Bead tree

At this time of year the berries of the bead tree, Melia azedrach, become very obvious after the leaves have fallen. This species is native to south-east Asia but has adapted well to Mediterranean conditions and grows widely in parks and gardens here. Today I had a close look at a row of the trees growing in the car park in the village of Laurens. The golden berries, turning to white as the winter progresses, look lovely against the clear blue sky we commonly have at this time of year, however cold it gets (although it was very warm today).

bead tree-2

bead tree-1

bead tree-3

 

Also known as the chinaberry tree or cape lilac, the bead tree name comes from the use of the seeds to make rosary beads before plastic was widely used. I found some of the berries on the ground and brought them home to extract the seed from one of them. I was careful to wash my hands well after handling the berries as they are poisonous, and the leaves of the tree are described as ‘highly poisonous’. Inside the thin flesh of the berry, the seed did look like a small bead:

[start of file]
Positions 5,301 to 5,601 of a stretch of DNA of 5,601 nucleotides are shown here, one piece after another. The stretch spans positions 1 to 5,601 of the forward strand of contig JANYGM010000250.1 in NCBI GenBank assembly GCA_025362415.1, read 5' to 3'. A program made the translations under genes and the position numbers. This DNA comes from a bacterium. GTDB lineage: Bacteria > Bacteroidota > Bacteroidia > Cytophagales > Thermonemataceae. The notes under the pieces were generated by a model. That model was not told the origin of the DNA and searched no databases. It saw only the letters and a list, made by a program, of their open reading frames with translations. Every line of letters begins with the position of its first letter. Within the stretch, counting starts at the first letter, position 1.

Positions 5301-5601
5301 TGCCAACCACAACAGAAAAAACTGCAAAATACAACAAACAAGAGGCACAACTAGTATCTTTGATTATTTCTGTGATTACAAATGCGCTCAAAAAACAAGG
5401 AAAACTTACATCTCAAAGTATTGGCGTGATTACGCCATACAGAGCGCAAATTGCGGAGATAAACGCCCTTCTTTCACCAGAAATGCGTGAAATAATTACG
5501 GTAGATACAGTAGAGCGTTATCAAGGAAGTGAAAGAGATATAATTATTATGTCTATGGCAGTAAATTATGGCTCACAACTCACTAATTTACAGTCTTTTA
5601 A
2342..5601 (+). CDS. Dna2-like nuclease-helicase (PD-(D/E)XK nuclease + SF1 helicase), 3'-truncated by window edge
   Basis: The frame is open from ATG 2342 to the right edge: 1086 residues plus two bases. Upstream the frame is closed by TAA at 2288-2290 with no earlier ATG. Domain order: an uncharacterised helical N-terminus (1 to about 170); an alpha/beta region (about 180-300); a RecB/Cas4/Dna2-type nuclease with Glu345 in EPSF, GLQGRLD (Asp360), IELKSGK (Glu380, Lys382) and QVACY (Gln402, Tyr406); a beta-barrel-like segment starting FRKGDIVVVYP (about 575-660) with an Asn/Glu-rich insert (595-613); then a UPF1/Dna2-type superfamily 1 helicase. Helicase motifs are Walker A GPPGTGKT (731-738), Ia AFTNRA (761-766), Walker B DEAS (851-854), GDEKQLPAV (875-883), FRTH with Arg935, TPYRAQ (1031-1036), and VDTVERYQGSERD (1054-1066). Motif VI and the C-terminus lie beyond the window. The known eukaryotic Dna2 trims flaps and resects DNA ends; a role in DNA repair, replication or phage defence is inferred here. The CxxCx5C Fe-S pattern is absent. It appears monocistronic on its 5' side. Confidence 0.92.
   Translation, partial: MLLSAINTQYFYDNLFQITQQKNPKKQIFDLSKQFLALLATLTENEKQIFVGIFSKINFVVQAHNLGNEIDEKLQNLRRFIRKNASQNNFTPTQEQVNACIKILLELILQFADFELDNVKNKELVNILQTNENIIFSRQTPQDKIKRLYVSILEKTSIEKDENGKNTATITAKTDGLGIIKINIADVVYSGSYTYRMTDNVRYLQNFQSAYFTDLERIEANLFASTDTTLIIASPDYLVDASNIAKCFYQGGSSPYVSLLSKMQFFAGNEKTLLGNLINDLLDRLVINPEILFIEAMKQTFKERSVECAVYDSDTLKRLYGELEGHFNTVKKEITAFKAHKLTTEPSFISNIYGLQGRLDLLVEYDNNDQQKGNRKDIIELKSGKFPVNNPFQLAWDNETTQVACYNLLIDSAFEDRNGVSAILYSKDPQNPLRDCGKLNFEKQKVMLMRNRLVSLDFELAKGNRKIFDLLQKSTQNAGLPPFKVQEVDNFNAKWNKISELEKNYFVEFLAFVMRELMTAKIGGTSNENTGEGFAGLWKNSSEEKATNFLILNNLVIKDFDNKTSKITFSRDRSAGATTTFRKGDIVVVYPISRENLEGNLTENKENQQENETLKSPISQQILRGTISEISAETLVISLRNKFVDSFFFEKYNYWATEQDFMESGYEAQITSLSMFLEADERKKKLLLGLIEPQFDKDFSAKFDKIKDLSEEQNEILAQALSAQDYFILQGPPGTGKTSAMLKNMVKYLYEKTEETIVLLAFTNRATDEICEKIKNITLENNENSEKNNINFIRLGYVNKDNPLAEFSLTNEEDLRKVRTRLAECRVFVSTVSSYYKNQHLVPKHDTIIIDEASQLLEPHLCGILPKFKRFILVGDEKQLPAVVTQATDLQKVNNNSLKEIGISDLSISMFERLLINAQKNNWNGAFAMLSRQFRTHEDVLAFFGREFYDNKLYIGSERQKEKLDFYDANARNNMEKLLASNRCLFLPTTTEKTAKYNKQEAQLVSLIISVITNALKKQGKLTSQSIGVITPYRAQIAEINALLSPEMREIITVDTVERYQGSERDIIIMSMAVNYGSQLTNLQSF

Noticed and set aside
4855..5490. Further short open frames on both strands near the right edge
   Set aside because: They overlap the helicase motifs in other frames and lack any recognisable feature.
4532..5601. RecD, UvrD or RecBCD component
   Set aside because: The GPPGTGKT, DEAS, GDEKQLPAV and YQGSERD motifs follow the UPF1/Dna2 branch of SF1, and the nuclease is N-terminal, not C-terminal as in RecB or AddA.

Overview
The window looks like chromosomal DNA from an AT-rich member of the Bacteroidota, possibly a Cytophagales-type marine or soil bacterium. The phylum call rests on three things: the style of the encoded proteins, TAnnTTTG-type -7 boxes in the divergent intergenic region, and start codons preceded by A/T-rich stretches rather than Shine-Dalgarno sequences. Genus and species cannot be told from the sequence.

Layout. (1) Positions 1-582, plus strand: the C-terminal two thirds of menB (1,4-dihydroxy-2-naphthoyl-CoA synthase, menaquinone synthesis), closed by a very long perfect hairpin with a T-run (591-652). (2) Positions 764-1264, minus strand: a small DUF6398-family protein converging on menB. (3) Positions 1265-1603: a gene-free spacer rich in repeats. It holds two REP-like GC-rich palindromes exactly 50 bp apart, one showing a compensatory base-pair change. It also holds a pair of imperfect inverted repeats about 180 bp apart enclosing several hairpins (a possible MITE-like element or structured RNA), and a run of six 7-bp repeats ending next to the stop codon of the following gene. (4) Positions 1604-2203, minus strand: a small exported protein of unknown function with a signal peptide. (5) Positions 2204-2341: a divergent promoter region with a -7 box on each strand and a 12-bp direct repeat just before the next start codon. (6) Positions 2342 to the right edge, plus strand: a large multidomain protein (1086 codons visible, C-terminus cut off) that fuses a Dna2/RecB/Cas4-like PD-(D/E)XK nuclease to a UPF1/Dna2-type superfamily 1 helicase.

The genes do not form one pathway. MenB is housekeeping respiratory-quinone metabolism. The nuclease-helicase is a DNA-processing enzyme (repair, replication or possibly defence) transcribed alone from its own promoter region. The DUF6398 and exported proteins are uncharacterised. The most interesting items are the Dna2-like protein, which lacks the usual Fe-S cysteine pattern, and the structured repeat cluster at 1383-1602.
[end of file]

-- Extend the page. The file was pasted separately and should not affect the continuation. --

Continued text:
bead tree-4

 

 

9 thoughts on “Bead tree

  1. I know them as Chinaberry trees or Chinese Tallow trees. They grow wildly (invasively) in Louisiana and Texas. You’ve made wonderful use of sequence, that third picture being a real dazzler! Takes my breath!

  2. Intriguing to think of the berries used as rosary beads in the past, despite being poisonous — and that the trees are common in parks and gardens there, despite both the leaves and berries being poisonous!

    That said, I’m deeply in love with the images of yellow berries against blue sky!

  3. I have a big Chinaberry tree in my yard. They grow like weeds around here (central Texas) and can be worrisome as they tend to split and fall on, oh houses and cars and things. I love mine, though, and I think they are beautiful! Didn’t know about the “beads” – interesting. And, they may be poisonous to humans but the birds love ’em! Happy New Year!

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